Crossfire and Water Cooling Configurations
With a full tower case that comes stock with three 200mm fans, I just had to see how the Core V71 would deal with a Crossfire configuration. Obviously, your experience will vary greatly depending on the hardware you choose – most Crossfire configurations run pretty warm, and blower-style GPU fans (that exhaust heated air out the back of the chassis) generally perform better when stacked together.
This time I decided to use two midrange Radeon R9 270X’s. Each of these is currently running at a slight overclock of 1050 MHz (core clock). With a full GPU compute load and the chassis fans on high, the top card hit a peak of 85C (while the bottom stayed at 61C). The ambient temperature at the time was about 14.3C, and the internal case temperature (using the temp sensor on the Samsung HDD, so the temp at the upper right corner in the picture above) was about 22C during the test. The internal case temperatures ranged from 18C to 25C measured at the hard drive sensor during the various tests.
Of course, a 100% load isn’t a very realistic benchmark for gaming configurations, so a few runs of 3DMark benchmarks showed a more manageable temperature; 37.3 C CPU, and 61C/49C (top/bottom) for the GPUs.
While playing a few rounds of Battlefield 4, the temperatures I observed were 61C/48C/44C (top/bottom/CPU) – there was still a pretty sizeable gap, but that’s usually what happens when using open-air cooled graphics cards.
There was enough airflow overall to keep the Silverstone Argon AR03 CPU cooler fed with fresh air, so watercooling wasn’t absolutely necessary to keep CPU temps down. Since the Core V71 offers so much space for liquid cooling systems, I had to try at least one – there was a Cooler Master Nepton 280L sitting close by, so why not?
As I found out, even though the Core V71 is one of the most compatible watercooling cases I’ve worked in so far, there are still a few “gotchas.” The Nepton 280L pictured above doesn’t quite fit in the orientation pictured. While there is room on top of the chassis frame, the rail that holds the dust filter on in the top panel wouldn’t quite clear the side of the 280mm radiator. When I attempted to fit a Swiftech H220 in its place, I found that I couldn’t quite fit the large CPU cooling block through the space provided – the attached hoses and barbs wouldn’t fit through the rectangular spaces up top (although most every other AIO cooling block probably would).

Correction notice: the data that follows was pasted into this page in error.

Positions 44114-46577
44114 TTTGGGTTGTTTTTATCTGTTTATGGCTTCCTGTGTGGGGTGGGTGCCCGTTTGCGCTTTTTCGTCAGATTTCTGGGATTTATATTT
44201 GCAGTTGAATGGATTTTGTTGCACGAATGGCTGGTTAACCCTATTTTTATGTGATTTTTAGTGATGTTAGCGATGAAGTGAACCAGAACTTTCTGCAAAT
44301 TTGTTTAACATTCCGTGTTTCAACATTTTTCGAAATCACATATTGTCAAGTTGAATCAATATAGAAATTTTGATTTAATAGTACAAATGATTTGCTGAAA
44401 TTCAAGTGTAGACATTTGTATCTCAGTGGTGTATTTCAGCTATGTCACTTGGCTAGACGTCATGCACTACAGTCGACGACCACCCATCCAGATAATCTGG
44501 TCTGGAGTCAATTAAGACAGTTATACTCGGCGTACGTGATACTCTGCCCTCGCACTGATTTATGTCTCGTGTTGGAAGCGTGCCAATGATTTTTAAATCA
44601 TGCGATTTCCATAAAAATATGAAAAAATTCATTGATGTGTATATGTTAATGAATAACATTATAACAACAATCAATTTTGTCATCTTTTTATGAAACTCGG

I wanted to show that a radiator and fans DO fit in this space up top though – you’ll just have to stick with 120mm wide radiators and fans if you want to completely fill this space. Otherwise, to avoid compatibility issues whatsoever, just mount them in the space under the chassis frame and above the motherboard (like most cases). Variations on this would allow the Nepton 280L to fit as well (such as mounting just the fans above the chassis frame and the radiator itself below). To be clear, the Nepton 280L would fit just fine in the normal mounting location below the top frame; you’d even have room to add an extra set of fans on top.
Most AIO liquid cooling kits won’t have any problems being installed in the Core V71, and there’s still quite a bit of space in the front of the chassis for custom cooling loop components (reservoirs, dual pumps, etc.). Overall, I’d say the Core V71 would turn out to be a very solid watercooling case based on its ability to accommodate a large amount of cooling hardware.
Finally, I had to include a picture of the illumination from the 200mm fans. The lights can easily be switched off with a button on the top panel, but for those that like LEDs the Core V71 does not disappoint. The color is the typical LED blue, not a bright/light blue as depicted in some of the promotional material (LEDs are pretty hard to photograph, at least for me – for a better representation of the color, look on the backdrop of the photo behind the case). I have to admit, I found myself hoping that Thermaltake discovered some baby blue LEDs to match the drive cages…and while it’s okay that they ended up being the typical blue (better color matching with existing components) it would have been neat to see a new color in a chassis other than the red/green/blue LEDs that are common. Obviously, that’s a purely cosmetic observation and doesn’t impact the performance of the Core V71, I just often wonder if small touches like that would be worth the price to be unique – what do you think?